A T cell receptor targeting a recurrent driver mutation in FLT3 mediates elimination of primary human acute myeloid leukemia in vivo

Nat Cancer. 2023 Oct;4(10):1474-1490. doi: 10.1038/s43018-023-00642-8. Epub 2023 Oct 2.


Acute myeloid leukemia (AML), the most frequent leukemia in adults, is driven by recurrent somatically acquired genetic lesions in a restricted number of genes. Treatment with tyrosine kinase inhibitors has demonstrated that targeting of prevalent FMS-related receptor tyrosine kinase 3 (FLT3) gain-of-function mutations can provide significant survival benefits for patients, although the efficacy of FLT3 inhibitors in eliminating FLT3-mutated clones is variable. We identified a T cell receptor (TCR) reactive to the recurrent D835Y driver mutation in the FLT3 tyrosine kinase domain (TCRFLT3D/Y). TCRFLT3D/Y-redirected T cells selectively eliminated primary human AML cells harboring the FLT3D835Y mutation in vitro and in vivo. TCRFLT3D/Y cells rejected both CD34+ and CD34- AML in mice engrafted with primary leukemia from patients, reaching minimal residual disease-negative levels, and eliminated primary CD34+ AML leukemia-propagating cells in vivo. Thus, T cells targeting a single shared mutation can provide efficient immunotherapy toward selective elimination of clonally involved primary AML cells in vivo.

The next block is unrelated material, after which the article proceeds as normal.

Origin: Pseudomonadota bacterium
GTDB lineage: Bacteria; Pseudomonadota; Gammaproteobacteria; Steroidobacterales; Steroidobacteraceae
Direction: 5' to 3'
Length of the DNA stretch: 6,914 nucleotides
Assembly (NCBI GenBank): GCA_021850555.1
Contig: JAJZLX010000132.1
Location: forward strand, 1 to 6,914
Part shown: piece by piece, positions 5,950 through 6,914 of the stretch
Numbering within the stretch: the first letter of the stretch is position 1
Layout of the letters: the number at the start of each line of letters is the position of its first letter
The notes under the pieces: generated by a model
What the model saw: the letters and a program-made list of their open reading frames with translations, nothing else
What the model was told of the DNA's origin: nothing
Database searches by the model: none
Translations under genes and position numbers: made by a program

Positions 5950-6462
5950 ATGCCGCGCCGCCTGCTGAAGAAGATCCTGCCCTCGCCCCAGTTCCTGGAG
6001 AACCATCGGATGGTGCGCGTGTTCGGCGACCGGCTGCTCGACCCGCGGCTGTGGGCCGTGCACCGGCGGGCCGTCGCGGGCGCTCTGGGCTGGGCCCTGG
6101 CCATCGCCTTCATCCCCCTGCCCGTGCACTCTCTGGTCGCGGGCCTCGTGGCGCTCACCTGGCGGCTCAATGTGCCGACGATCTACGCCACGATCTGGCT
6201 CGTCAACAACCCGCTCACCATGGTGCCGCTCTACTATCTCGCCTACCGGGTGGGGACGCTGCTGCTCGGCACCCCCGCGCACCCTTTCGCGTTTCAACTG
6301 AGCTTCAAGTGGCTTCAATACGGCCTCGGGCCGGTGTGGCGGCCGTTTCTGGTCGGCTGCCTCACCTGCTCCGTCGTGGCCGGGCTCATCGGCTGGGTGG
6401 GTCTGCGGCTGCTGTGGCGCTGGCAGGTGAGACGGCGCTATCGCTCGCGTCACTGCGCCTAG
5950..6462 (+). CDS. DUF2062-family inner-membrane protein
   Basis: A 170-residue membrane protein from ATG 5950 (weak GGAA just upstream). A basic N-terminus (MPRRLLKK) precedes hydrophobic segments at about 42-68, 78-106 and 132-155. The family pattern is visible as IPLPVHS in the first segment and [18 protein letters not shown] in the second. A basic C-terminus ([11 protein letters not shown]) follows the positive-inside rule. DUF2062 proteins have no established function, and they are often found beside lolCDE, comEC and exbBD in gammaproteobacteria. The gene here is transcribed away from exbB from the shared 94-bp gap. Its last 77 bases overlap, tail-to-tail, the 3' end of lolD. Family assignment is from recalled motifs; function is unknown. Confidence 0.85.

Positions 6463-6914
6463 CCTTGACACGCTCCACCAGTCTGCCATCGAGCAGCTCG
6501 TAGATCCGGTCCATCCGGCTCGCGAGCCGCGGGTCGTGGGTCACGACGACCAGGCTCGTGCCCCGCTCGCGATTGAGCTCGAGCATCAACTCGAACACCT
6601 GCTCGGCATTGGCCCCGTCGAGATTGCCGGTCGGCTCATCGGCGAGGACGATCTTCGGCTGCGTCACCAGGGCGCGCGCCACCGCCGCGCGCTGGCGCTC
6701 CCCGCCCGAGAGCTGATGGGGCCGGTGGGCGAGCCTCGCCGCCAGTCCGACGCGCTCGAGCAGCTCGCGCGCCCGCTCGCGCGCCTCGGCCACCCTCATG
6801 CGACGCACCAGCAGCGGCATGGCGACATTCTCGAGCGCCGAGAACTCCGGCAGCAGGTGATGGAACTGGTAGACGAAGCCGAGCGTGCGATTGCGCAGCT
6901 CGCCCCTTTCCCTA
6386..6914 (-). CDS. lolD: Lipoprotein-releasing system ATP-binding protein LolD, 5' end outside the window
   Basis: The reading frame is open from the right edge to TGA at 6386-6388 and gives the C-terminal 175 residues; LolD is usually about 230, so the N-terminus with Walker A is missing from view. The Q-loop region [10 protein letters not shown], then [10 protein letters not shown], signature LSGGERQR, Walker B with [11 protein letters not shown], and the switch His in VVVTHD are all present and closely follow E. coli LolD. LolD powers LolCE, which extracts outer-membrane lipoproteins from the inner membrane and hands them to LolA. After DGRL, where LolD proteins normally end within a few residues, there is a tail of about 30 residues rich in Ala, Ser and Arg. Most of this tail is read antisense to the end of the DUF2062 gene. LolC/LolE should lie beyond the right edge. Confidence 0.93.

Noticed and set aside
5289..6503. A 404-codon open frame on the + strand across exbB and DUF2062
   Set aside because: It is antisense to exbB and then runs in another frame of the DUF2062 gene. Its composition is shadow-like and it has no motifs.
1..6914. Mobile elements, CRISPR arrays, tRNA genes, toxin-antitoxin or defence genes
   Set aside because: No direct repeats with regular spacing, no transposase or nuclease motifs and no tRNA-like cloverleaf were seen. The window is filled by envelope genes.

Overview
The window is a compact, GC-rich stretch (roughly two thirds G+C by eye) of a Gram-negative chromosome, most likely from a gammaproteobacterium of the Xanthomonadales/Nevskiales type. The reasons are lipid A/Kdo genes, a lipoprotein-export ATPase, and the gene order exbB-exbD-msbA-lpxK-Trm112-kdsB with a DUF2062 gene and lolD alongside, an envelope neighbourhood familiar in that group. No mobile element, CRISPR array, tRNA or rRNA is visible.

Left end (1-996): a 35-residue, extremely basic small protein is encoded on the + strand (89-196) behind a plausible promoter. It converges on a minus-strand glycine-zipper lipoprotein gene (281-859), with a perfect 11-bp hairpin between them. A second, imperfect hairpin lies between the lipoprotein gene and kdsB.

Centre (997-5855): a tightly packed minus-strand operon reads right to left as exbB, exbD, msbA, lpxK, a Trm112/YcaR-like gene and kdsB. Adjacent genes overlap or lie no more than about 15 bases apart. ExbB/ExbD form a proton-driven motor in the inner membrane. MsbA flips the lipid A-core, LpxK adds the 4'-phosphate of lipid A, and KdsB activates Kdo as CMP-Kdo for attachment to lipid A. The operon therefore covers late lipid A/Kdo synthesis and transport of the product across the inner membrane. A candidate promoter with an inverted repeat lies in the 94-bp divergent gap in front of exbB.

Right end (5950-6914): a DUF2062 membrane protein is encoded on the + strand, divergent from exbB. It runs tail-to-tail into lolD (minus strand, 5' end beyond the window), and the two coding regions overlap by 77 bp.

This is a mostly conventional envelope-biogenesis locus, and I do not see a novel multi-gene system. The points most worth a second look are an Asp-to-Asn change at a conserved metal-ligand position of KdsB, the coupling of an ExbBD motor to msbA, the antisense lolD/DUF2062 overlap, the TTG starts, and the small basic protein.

MeSH terms

  • Adult
  • Animals
  • Gain of Function Mutation
  • Humans
  • Leukemia, Myeloid, Acute* / genetics
  • Leukemia, Myeloid, Acute* / therapy
  • Mice
  • Mutation
  • Protein-Tyrosine Kinases* / genetics
  • Receptors, Antigen, T-Cell / genetics
  • fms-Like Tyrosine Kinase 3 / genetics


  • Protein-Tyrosine Kinases
  • Receptors, Antigen, T-Cell
  • fms-Like Tyrosine Kinase 3
  • FLT3 protein, human